A vulnerability in the Snort open-source intrusion detection software puts companies at serious risk, the researcher who discovered the bug said Wednesday.
"The vulnerability is very easy to exploit, and potentially quite workable," said Neel Mehta, the team leader for Internet Security Systems' (IS) X-force research group, and the discoverer of the flaw.
The vulnerability is in Snort's preprocessor component used to detect an older, and essentially obsolete, Trojan, Back Orifice. A single UDP packet can trigger a stack-based overflow, allowing an attacker to fully compromise a system or appliance running Snort or Sourcefire, which also uses the Snort code, said Mehta.
Snort is an open-source intrusion detection system (IDS) used by more than 100,000 companies and government agencies to defend networks, according to its developer, Sourcefire. The Snort code is also tucked inside at least 45 commercially-sold IDS appliances.
"That's one of the reasons why we contacted US-CERT," said Mehta. "We don't really know who is affected since Snort has been widely used by commercial vendors. We thought this was something that US-CERT would be better able to coordinate."
ISS notified US-CERT of its findings, and the domestic cybersecurity watchdog -- part of the Department of Homeland Security -- notified Sourcefire last Thursday, Oct. 13, of the bug. US-CERT has also filed its own advisory about the bug.
Mehta said that the vulnerability was in all versions of Snort issued since April of this year, and urged users to either activate a work-around or install a new 2.4.3 version that Sourcefire posted for download.
"This is a stack-based overflow, sort of Buffer Overflow 101," said Mehta. "These are the kind that tend to be exploited by worms. Worse, the single UDP packet attack means that a worm could spread very quickly. Slammer used a single UDP packet, and remember how fast that spread."
Attacks don't have to be made against a perimeter device guarding the network, Mehta added, but can be launched against any system on the network protected by Snort, in essence bypassing any at-the-edge firewalls.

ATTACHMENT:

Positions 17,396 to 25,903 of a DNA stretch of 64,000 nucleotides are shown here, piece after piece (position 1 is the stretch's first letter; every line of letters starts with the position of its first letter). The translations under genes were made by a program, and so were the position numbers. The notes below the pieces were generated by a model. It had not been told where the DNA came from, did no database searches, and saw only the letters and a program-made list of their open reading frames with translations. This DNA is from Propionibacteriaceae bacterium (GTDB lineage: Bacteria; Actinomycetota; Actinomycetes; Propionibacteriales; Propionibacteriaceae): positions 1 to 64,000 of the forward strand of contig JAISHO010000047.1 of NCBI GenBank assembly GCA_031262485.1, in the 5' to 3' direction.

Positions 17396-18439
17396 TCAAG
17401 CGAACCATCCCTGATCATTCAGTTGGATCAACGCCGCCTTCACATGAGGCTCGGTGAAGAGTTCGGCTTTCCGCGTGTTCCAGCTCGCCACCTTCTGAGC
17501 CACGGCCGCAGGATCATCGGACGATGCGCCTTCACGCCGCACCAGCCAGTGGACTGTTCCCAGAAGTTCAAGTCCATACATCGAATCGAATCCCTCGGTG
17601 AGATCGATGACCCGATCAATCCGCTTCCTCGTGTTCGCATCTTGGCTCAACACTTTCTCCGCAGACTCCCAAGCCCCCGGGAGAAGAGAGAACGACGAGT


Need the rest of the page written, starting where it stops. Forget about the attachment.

That combination means the vulnerability is "very serious," he said.
Others agree. The SANS Internet Storm Center bumped up its InfoCon status -- a marker of the current state of Internet security -- to "Yellow" on Wednesday. Symantec also upped its ThreatCon to level "2" in its four-step system, while Danish vulnerability tracker Secunia tagged it as "Highly critical," the second-from-the-top ranking.
Users can disable the Back Orifice preprocessor by commenting out the preprocessor in the "snort.conf" configuration file, then deploy the new Snort version after testing's complete. "That will buy some time," said Mehta.
While there isn't exploit code circulating as of yet, Mehta said, because Snort's open-source, "it'll be very easy to figure out what the vulnerability is." ISS did not publish proof-of-concept code.
"While it cannot be said that no other problems will ever be found in the Snort code base, we can state that we will redouble our efforts to ensure the security of the system," read the Sourcefire alert. "Sourcefire will [take] every reasonable step to provide the most secure code base possible."
Sourcefire was acquired in early October by Redwood City, Calif.-based Check Point Software in a deal valued at $225 million. Check Point said at the time that it would integrate Snort into its own NGX security environment.